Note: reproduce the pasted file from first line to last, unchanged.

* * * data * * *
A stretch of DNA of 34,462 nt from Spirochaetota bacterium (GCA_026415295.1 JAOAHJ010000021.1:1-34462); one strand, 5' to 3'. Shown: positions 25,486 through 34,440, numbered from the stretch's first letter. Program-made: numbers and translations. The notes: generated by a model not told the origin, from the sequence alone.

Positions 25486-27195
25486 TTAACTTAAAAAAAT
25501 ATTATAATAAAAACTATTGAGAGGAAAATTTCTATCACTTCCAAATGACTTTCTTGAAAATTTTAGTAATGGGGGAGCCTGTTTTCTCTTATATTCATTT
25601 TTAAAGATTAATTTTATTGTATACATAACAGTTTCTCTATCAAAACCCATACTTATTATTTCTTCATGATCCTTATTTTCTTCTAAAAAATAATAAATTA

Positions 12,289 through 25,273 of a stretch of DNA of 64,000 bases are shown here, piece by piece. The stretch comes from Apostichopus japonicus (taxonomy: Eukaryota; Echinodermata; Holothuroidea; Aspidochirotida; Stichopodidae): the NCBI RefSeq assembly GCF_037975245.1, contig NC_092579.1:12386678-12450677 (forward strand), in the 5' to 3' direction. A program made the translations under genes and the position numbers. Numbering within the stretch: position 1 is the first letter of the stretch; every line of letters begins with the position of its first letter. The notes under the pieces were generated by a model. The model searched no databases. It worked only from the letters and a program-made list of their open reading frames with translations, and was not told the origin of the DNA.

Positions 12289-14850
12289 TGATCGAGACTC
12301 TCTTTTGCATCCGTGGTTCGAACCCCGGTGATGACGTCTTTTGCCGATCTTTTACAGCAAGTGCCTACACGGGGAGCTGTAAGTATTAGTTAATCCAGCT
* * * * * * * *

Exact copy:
A stretch of DNA of 34,462 nt from Spirochaetota bacterium (GCA_026415295.1 JAOAHJ010000021.1:1-34462); one strand, 5' to 3'. Shown: positions 25,486 through 34,440, numbered from the stretch's first letter. Program-made: numbers and translations. The notes: generated by a model not told the origin, from the sequence alone.

Positions 25486-27195
25486 TTAACTTAAAAAAAT
25501 ATTATAATAAAAACTATTGAGAGGAAAATTTCTATCACTTCCAAATGACTTTCTTGAAAATTTTAGTAATGGGGGAGCCTGTTTTCTCTTATATTCATTT
25601 TTAAAGATTAATTTTATTGTATACATAACAGTTTCTCTATCAAAACCCATACTTATTATTTCTTCATGATCCTTATTTTCTTCTAAAAAATAATAAATTA

Positions 12,289 through 25,273 of a stretch of DNA of 64,000 bases are shown here, piece by piece. The stretch comes from Apostichopus japonicus (taxonomy: Eukaryota; Echinodermata; Holothuroidea; Aspidochirotida; Stichopodidae): the NCBI RefSeq assembly GCF_037975245.1, contig NC_092579.1:12386678-12450677 (forward strand), in the 5' to 3' direction. A program made the translations under genes and the position numbers. Numbering within the stretch: position 1 is the first letter of the stretch; every line of letters begins with the position of its first letter. The notes under the pieces were generated by a model. The model searched no databases. It worked only from the letters and a program-made list of their open reading frames with translations, and was not told the origin of the DNA.

Positions 12289-14850
12289 TGATCGAGACTC
12301 TCTTTTGCATCCGTGGTTCGAACCCCGGTGATGACGTCTTTTGCCGATCTTTTACAGCAAGTGCCTACACGGGGAGCTGTAAGTATTAGTTAATCCAGCT